Rendezvous: Georgia Spiropoulos, June 10
The Greeks definitely have a taste for France! After Xenakis in the 1940s and Aperghis in the 1960s, in 1996 Georgia Spiropoulos chose Paris to carry out her career as a composer. Before arriving in France, she studied piano and all the disciplines concerning composition (writing, counterpoint, fugue) in her hometown of Athens. In addition to these studies, she studied jazz and was passionate about Greek oral tradition music—trying to understand the primordial function of each element. The notion of oral traditions has remained central to her music: upon completion of classes with Philippe Leroux and Michaël Levinas, and the Cursus program at IRCAM, she completed a Master’s degree from the École des hautes études en sciences sociales in collaboration with anthropologists and a specialist in Greek hermeneutics. This reflection led to the creation of a close relationship between Georgia and her performers; a relationship that she says is vital for creation.
This regard for the musical origins of her country is a part of other inspirations: free improvisation, performance and multi-disciplinary art, and voice and language (as a composer in research at IRCAM, she carried out the Mask project on vocal transformations and contributed to the creation of tools for live performance). In addition to this already-full musical imagination, we can add avant-garde rock (hints of this universe can be even found in the titles of her works: Roll… n’ Roll… n’ Roll, premiere during ManiFeste-2015), punk, and turntablism. In her inspiration-constellation, Georgia cites Billie Holiday and The Residents who fragment, recoup, and reuse pre-existing and emblematic musical styles in the language of rock. This method is not far from that of the composer, who works using small fragments with great symbolic value that she takes, retakes, and kneads to create the foundation of her work, elaborated with a sonic writing that gives the work form and temporality.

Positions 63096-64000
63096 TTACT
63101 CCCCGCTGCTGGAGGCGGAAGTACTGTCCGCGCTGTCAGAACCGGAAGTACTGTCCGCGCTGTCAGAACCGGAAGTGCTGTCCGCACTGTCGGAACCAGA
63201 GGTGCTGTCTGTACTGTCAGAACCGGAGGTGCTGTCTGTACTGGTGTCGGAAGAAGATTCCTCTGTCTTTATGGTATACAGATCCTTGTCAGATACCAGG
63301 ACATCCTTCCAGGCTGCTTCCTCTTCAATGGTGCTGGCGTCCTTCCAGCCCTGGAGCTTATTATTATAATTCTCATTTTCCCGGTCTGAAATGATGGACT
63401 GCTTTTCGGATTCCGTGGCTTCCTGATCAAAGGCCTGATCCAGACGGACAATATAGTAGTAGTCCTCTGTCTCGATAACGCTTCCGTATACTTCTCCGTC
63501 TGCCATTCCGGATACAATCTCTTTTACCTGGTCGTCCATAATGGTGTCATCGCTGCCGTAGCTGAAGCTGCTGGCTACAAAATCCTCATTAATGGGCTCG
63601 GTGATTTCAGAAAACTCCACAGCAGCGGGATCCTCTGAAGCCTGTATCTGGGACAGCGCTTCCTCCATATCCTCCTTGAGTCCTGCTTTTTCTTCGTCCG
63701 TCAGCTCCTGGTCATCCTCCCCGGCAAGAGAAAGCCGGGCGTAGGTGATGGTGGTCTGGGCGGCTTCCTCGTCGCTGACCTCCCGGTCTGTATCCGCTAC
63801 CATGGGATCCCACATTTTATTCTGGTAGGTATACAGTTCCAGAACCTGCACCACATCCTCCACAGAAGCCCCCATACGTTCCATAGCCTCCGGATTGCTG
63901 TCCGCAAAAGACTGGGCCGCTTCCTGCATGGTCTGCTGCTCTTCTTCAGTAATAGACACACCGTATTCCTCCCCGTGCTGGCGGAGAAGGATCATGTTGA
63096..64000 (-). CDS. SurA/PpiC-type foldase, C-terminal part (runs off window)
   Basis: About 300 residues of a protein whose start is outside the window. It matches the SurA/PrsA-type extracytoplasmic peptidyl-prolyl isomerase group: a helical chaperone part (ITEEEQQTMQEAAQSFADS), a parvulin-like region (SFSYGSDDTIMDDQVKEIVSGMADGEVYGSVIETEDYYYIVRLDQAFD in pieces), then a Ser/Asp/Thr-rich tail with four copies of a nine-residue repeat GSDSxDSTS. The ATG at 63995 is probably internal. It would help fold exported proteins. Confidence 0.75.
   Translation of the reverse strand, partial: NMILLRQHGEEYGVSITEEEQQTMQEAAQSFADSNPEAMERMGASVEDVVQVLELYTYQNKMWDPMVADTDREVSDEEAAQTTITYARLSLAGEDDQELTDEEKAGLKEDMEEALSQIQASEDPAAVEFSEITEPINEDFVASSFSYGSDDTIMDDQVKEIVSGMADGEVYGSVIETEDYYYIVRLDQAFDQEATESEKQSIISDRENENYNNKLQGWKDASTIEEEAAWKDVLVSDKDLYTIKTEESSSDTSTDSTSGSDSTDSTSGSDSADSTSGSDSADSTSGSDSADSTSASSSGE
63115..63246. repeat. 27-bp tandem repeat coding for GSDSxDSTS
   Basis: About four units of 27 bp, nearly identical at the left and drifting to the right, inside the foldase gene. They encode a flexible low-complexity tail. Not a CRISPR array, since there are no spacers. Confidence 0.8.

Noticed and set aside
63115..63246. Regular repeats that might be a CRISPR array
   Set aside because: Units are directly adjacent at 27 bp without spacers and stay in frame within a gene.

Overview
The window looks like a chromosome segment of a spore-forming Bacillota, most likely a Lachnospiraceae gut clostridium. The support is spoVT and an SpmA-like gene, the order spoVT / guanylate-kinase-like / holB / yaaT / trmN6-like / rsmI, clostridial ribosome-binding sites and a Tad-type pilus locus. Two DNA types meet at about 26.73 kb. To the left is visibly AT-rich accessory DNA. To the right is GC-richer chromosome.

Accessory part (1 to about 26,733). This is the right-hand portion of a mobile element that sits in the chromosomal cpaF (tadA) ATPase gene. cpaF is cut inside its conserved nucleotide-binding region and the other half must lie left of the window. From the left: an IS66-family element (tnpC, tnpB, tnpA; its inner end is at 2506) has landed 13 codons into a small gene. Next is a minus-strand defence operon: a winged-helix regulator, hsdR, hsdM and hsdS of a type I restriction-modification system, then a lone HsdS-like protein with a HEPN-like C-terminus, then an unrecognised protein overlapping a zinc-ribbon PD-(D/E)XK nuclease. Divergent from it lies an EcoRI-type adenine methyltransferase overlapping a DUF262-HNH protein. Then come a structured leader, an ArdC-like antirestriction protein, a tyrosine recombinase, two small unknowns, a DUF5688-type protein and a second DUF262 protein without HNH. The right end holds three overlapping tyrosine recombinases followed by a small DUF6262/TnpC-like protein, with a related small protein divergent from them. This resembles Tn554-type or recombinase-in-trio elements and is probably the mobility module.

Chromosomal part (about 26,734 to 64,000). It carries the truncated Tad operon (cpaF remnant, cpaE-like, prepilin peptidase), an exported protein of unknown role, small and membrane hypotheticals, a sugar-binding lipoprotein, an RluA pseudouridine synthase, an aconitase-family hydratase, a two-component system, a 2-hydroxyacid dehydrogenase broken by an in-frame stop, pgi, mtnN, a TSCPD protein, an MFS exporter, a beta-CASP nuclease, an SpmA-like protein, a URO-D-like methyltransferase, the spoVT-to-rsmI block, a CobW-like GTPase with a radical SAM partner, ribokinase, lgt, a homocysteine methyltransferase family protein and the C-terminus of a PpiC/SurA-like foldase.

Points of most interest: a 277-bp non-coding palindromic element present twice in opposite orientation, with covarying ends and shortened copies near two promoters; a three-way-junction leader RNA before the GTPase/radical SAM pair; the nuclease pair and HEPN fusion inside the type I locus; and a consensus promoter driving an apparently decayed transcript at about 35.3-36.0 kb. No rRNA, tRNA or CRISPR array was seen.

This broad range of inspirations come together in an organic manner, composing a rich musical landscape that we discover with the same pleasure as a souk saturated with vivid colors and heady odors.